You don’t need to possess Dr. Doolittle’s ability to communicate with animals to figure out what your cat is trying to tell you. Our feline friends tell us a lot through their whiskers, posture, tail, ears, and more. By becoming familiar with the physical cues they give and what they indicate, you can decode their body language. Here’s a quick guide from the Bark Avenue team to help!
Signs of an alert, happy cat
A happy cat seeking attention is often easy to identify, but inappropriate petting can change your cat’s mood quickly. When your feline friend is curious and interested in interaction, you’ll notice the following:
- She will hold her head high.
- Her tail will be level with her back, or high in the air with a slight curl at the tip.
- Her whiskers will be held level with the sides of her mouth.
- She will hold her ears high on her head, facing forward.
Happy cats often meow to seek attention, or they purr contentedly, occasionally offering a trill or chirp to garner petting and praise.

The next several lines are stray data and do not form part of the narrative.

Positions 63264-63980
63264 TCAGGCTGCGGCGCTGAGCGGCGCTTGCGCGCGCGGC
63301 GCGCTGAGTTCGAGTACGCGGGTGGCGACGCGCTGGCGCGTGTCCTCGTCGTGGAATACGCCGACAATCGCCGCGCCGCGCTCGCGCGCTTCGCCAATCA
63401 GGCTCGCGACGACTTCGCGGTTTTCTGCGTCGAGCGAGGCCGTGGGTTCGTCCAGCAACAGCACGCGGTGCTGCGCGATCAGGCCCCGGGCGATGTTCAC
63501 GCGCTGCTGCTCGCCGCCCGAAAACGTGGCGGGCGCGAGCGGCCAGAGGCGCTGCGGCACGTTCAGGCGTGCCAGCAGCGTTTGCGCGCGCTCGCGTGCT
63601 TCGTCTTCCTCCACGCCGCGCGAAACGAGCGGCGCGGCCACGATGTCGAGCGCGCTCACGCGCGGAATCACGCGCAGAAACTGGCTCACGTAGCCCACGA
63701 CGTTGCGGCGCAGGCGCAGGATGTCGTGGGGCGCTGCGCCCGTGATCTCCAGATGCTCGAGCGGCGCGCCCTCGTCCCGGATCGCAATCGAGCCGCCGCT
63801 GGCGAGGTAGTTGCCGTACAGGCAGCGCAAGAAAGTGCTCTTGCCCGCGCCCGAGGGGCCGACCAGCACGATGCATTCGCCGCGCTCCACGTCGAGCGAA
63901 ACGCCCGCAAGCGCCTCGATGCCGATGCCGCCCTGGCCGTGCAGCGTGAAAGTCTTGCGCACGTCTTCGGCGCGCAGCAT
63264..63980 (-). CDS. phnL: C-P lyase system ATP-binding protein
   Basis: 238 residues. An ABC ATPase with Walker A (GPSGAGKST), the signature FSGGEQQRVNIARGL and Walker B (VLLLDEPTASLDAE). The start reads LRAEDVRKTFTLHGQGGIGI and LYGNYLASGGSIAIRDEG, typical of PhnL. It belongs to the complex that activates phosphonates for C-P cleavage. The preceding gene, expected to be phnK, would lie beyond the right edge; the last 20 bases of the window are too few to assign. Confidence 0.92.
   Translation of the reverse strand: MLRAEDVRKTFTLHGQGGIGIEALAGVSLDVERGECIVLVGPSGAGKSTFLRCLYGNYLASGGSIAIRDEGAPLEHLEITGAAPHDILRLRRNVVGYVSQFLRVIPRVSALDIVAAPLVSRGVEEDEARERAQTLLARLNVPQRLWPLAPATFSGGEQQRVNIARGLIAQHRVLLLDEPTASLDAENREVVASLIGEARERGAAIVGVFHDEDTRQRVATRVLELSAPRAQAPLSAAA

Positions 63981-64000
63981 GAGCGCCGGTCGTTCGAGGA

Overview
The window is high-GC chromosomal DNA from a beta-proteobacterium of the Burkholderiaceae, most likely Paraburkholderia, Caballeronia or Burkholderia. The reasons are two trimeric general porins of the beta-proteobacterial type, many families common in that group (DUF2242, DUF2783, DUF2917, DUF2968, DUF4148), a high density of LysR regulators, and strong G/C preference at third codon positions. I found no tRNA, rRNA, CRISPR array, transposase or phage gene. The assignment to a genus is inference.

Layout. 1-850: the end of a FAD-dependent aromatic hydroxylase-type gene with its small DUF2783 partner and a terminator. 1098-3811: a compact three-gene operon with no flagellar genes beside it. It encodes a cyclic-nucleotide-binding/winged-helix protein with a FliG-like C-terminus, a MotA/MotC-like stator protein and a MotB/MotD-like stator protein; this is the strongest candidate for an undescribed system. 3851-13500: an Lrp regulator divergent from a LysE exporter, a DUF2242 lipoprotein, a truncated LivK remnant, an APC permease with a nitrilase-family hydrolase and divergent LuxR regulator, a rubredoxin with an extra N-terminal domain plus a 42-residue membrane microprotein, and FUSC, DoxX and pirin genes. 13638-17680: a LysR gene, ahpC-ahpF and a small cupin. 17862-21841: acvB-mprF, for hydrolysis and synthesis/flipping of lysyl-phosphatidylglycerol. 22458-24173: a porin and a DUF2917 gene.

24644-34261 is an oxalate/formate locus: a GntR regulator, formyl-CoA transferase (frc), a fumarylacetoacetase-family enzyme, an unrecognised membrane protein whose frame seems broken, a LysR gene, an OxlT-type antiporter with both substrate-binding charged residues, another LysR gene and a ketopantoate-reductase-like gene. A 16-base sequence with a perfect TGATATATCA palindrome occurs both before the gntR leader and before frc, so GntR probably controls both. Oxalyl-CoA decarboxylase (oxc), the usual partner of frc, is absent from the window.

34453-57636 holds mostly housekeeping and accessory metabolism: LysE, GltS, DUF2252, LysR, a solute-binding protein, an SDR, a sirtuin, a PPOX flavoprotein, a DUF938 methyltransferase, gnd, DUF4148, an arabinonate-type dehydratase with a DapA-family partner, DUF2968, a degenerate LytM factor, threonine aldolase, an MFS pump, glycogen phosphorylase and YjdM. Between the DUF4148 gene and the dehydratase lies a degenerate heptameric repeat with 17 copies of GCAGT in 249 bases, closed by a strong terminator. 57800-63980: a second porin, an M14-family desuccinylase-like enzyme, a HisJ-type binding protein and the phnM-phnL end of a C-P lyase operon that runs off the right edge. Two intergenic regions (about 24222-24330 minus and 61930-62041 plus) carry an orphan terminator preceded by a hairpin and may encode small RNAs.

Signs of an afraid cat
Cats who are afraid can become aggressive, at which point, it’s easy to identify her mood. Prior to her lashing out, you may notice the following fearful indicators in your cat:
- Whiskers flat against her face
- Dilated pupils
- Lowered ears that are turned out
- A crouched body position that’s slightly arched, ready for a quick getaway or attack
- Her tail curled around her body
If the object of your cat’s fear moves closer, she will likely arch her back, raise her hair, and growl, hiss, and swat. At this point, you should back away and allow your cat to calm down.
Signs of an anxious cat
An anxious cat will remain still to better evaluate the situation without attracting attention.
- Her eyes will widen, and her pupils dilate as she remains alert for danger.
- Her ears will begin to turn out to the side, shifting lower on the head, or begin to twitch.
- She will hold her tail low to the ground and may flick it rapidly back and forth as her anxiety mounts.
- When standing, her back will be lower than her front, as she slinks away from a troubling situation.
If you’re “feline” stumped about your cat’s behavior, let us help. Contact us at the location most convenient to you for assistance.